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Date:   Wed, 20 Feb 2019 15:00:48 +0100
From:   "H. Nikolaus Schaller" <hns@...delico.com>
To:     Linus Walleij <linus.walleij@...aro.org>,
        Jonathan Cameron <jic23@...nel.org>,
        Rob Herring <robh+dt@...nel.org>,
        Mark Rutland <mark.rutland@....com>,
        "H. Nikolaus Schaller" <hns@...delico.com>,
        Andy Shevchenko <andriy.shevchenko@...ux.intel.com>,
        Charles Keepax <ckeepax@...nsource.cirrus.com>,
        Song Qiang <songqiang1304521@...il.com>
Cc:     letux-kernel@...nphoenux.org, Hartmut Knaack <knaack.h@....de>,
        Lars-Peter Clausen <lars@...afoo.de>,
        Peter Meerwald-Stadler <pmeerw@...erw.net>,
        linux-iio@...r.kernel.org, devicetree@...r.kernel.org,
        linux-kernel@...r.kernel.org,
        Gregor Boirie <gregor.boirie@...rot.com>,
        Sebastian Reichel <sre@...nel.org>,
        Samu Onkalo <samu.onkalo@...el.com>
Subject: [PATCH 1/9] iio: document bindings for mounting matrices

From: Linus Walleij <linus.walleij@...aro.org>

The mounting matrix for sensors was introduced in
commit dfc57732ad38 ("iio:core: mounting matrix support")

However the device tree bindings are very terse and since this is
a widely applicable property, we need a proper binding for it
that the other bindings can reference. This will also be useful
for other operating systems and sensor engineering at large.

I think all 3D sensors should support it, the current situation
is probably that the mounting information is confined in magic
userspace components rather than using the mounting matrix, which
is not good for portability and reuse.

Cc: Gregor Boirie <gregor.boirie@...rot.com>
Cc: Sebastian Reichel <sre@...nel.org>
Cc: Samu Onkalo <samu.onkalo@...el.com>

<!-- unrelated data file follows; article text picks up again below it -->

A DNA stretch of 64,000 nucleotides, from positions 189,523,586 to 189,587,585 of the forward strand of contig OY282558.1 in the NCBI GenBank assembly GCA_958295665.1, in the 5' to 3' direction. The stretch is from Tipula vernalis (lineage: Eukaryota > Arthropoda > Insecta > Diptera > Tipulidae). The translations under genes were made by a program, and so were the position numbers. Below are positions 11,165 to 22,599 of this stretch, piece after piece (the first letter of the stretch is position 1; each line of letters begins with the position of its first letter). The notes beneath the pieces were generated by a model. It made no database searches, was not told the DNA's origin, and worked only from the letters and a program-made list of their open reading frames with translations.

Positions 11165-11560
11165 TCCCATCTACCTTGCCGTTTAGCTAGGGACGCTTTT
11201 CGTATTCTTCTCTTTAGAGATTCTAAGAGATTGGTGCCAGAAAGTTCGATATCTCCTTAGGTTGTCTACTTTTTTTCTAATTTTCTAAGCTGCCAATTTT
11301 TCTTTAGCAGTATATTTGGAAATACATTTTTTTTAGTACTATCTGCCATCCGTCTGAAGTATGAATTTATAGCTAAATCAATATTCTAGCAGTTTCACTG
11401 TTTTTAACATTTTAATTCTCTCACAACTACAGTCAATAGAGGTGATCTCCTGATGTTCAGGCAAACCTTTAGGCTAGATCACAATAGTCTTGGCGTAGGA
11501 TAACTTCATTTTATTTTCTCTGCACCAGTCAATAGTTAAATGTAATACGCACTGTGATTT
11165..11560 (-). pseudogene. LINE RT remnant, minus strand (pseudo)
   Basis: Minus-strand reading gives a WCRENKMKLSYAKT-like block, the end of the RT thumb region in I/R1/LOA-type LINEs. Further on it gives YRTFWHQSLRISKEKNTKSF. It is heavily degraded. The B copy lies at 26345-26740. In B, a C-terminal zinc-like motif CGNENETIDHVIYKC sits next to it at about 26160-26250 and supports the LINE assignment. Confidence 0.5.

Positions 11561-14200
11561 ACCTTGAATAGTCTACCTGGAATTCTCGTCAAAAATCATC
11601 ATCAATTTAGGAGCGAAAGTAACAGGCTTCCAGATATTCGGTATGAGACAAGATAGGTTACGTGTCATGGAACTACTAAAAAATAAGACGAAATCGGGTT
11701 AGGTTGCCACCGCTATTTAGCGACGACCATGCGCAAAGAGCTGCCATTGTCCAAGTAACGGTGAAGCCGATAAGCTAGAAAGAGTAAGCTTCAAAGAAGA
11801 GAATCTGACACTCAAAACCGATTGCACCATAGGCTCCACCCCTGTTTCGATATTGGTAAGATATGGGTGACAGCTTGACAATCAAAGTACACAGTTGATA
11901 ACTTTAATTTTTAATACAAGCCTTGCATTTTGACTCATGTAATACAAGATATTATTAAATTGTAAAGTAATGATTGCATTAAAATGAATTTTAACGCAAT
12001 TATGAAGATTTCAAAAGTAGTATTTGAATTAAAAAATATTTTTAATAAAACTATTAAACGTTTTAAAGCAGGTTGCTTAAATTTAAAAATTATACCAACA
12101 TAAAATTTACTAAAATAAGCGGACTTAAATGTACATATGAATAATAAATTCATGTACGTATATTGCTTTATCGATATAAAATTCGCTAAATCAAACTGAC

Cc: devicetree@...r.kernel.org
Signed-off-by: Linus Walleij <linus.walleij@...aro.org>
---
 .../devicetree/bindings/iio/mount-matrix.txt  | 108 ++++++++++++++++++
 1 file changed, 108 insertions(+)
 create mode 100644 Documentation/devicetree/bindings/iio/mount-matrix.txt

diff --git a/Documentation/devicetree/bindings/iio/mount-matrix.txt b/Documentation/devicetree/bindings/iio/mount-matrix.txt
new file mode 100644
index 000000000000..a3714727f739
--- /dev/null
+++ b/Documentation/devicetree/bindings/iio/mount-matrix.txt
@@ -0,0 +1,108 @@
+Mounting matrix
+
+The mounting matrix is a device tree property used to orient any IIO device
+that produce three-dimensional data in relation to the world where it is
+deployed.
+
+The purpose of the mounting matrix is to translate the sensor frame of
+reference into the device frame of reference using a translation matrix as
+defined in linear algebra.
+
+The typical usecase is that where a component has an internal representation
+of the (x,y,z) triplets, such as different registers to read these coordinates,
+and thus implying that the component should be mounted in a certain orientation
+relative to some specific device frame of reference.
+
+For example a device with some kind of screen, where the user is supposed to
+interact with the environment using an accelerometer, gyroscope or magnetometer
+mounted on the same chassis as this screen, will likely take the screen as
+reference to (x,y,z) orientation, with (x,y) corresponding to these axes on the
+screen and (z) being depth, the axis perpendicular to the screen.
+
+For a screen you probably want (x) coordinates to go from negative on the left
+to positive on the right and (z) depth to be negative under the screen and
+positive in front of it, toward the face of the user.
+
+A sensor can be mounted in any angle along the axes relative to the frame of
+reference. This means that the sensor may be flipped upside-down, left-right,
+or tilted at any angle relative to the frame of reference.
+